“There’s zero doubt that she and her U.S. colleagues were lobbying to repeal Magnitsky or at least ensure his name was removed from the global law Congress was considering,” said U.S. businessman William Browder, who was the main proponent for the Magnitsky Act and who filed a FARA complaint against Veselnitskaya, Dellums and other U.S. officials, claiming they should have registered as foreign agent lobbyists because of the work.

The 2012 law punished Russia for the prison death of Sergei Magnitsky, a Moscow lawyer and accountant who U.S. authorities allege uncovered a massive $230 million money laundering scheme involving Russian government officials that hurt U.S. companies.

Magnitsky became a cause celeb in the United States after his mysterious death in a Russian prison, but Russian officials have disputed his version of events and in 2011 posthumously convicted him of fraud in Russia.

It is that alternate theory of the Magnitsky fraud cause that Veselnitskaya and her U.S. allies tried to get into the hands of American officials, including Rohrabacher, the Trump team and other leaders.

Browder’s complaint, which alleges that Washington lobbyists working with Veselnitskaya failed to register as foreign agents, is still pending at the Justice Department. It identified several events in Washington that Veselnitskaya and her allies attended or staged in June 2016.

All of them occurred in the days immediately after the Russian lawyer used a music promoter friend to get an audience June 9 with Trump Jr. promising dirt on then-Democratic presidential nominee Hillary Clinton but instead using the meeting to talk about Magnitsky and the adoption issue, according to Trump Jr. and Veselnitskaya.

On June 13, 2016, Veselnitskaya attended the screening of an anti-Magnitsky movie at the Newseum, which drew a handful of congressional staffers and State Department officials, according to Browder’s complaint.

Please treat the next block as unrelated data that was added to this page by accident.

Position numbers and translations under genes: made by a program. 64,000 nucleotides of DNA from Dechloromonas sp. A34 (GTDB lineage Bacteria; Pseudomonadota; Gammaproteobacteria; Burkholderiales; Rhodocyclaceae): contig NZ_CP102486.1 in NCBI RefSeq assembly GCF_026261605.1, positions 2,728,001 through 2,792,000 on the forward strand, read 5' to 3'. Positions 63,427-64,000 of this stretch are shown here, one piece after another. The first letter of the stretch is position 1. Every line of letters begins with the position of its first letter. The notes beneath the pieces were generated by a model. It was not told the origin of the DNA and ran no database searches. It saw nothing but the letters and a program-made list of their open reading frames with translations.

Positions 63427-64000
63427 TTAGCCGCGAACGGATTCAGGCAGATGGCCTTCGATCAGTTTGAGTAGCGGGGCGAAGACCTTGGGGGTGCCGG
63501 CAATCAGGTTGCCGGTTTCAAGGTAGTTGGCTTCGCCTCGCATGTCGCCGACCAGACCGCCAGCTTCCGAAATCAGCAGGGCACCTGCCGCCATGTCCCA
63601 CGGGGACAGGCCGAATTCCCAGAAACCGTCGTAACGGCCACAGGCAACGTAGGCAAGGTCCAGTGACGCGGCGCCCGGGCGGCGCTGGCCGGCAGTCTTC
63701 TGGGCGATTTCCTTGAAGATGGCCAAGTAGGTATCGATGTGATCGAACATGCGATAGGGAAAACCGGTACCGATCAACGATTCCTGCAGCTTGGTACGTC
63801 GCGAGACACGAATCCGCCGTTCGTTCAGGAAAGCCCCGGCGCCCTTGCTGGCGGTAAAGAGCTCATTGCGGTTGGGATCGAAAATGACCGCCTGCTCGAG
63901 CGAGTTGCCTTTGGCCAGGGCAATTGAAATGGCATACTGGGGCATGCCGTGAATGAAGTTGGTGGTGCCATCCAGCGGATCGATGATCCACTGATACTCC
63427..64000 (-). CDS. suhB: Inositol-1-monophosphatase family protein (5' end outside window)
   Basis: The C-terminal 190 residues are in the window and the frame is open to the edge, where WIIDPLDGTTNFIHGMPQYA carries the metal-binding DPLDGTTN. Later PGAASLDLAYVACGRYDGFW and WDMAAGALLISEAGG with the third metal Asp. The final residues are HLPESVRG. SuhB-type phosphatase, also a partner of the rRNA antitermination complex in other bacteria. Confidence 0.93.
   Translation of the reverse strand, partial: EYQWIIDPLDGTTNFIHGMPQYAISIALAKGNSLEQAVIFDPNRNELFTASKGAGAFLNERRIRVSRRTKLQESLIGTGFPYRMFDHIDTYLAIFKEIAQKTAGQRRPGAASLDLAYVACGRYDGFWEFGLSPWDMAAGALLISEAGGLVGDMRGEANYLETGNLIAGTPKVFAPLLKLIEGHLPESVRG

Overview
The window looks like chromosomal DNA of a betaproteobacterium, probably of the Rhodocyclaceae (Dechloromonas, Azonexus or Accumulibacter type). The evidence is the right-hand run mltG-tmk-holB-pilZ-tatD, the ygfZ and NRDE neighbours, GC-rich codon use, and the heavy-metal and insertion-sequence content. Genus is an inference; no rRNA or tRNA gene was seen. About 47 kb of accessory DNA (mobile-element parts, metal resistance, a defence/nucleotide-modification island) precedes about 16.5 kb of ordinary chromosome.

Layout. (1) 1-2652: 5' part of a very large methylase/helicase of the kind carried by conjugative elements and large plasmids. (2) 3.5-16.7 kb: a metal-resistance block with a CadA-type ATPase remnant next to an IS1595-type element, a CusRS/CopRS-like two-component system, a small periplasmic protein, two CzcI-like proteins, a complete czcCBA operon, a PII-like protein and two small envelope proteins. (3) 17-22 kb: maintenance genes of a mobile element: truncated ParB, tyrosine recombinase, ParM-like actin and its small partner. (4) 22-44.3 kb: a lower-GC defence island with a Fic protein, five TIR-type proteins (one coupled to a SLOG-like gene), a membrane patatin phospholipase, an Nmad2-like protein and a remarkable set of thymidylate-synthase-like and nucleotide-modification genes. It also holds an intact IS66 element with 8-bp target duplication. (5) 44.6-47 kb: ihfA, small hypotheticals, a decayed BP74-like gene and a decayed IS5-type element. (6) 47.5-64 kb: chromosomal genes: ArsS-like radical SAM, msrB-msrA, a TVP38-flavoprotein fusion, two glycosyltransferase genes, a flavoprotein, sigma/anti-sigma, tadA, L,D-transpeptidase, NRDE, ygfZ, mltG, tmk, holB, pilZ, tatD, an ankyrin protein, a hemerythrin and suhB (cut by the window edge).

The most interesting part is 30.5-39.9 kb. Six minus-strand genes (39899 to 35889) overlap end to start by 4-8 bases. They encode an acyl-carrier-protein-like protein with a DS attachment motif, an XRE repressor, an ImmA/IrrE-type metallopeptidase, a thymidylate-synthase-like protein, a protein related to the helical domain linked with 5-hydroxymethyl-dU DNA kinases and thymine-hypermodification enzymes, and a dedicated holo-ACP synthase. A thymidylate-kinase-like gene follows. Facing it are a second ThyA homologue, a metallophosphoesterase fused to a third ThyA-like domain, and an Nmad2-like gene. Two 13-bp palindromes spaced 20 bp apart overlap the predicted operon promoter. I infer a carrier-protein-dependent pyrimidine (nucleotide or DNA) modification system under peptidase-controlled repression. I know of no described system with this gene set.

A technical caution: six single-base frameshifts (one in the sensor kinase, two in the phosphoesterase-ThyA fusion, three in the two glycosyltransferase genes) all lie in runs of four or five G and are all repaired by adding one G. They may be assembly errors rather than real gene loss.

The next day, she appeared in the front row of a hearing chaired by House Foreign Affairs Committee Chairman Ed Royce (R-Calif.), sitting right behind a former U.S. ambassador who testified on the future of U.S-Russia policy.

Rohrabacher said he recalled around the same time a conversation with Dellums about Magnitsky and the adoption issue and then attending a dinner that included Veselnitskaya at the Capitol Hill Club with about 20 people.

Sources close to the lobbying effort to rename the Magnitsky Act, conducted over the summer of 2016, said it fizzled after only a month or two. They described Veselnitskaya, who does not speak English, as a mysterious and shadowy figure. They said they were confused as to whether she had an official role in the lobbying campaign, although she was present for several meetings.

The sources also described their interactions with Veselnitskaya in the same way that Trump Jr. did. They claimed not to know who she worked for or what her motives were.

“Natalia didn’t speak a word of English,” said one source. “Don’t let anyone tell you this was a sophisticated lobbying effort. It was the least professional campaign I’ve ever seen. If she’s the cream of the Moscow intelligence community then we have nothing to worry about.

*

Update: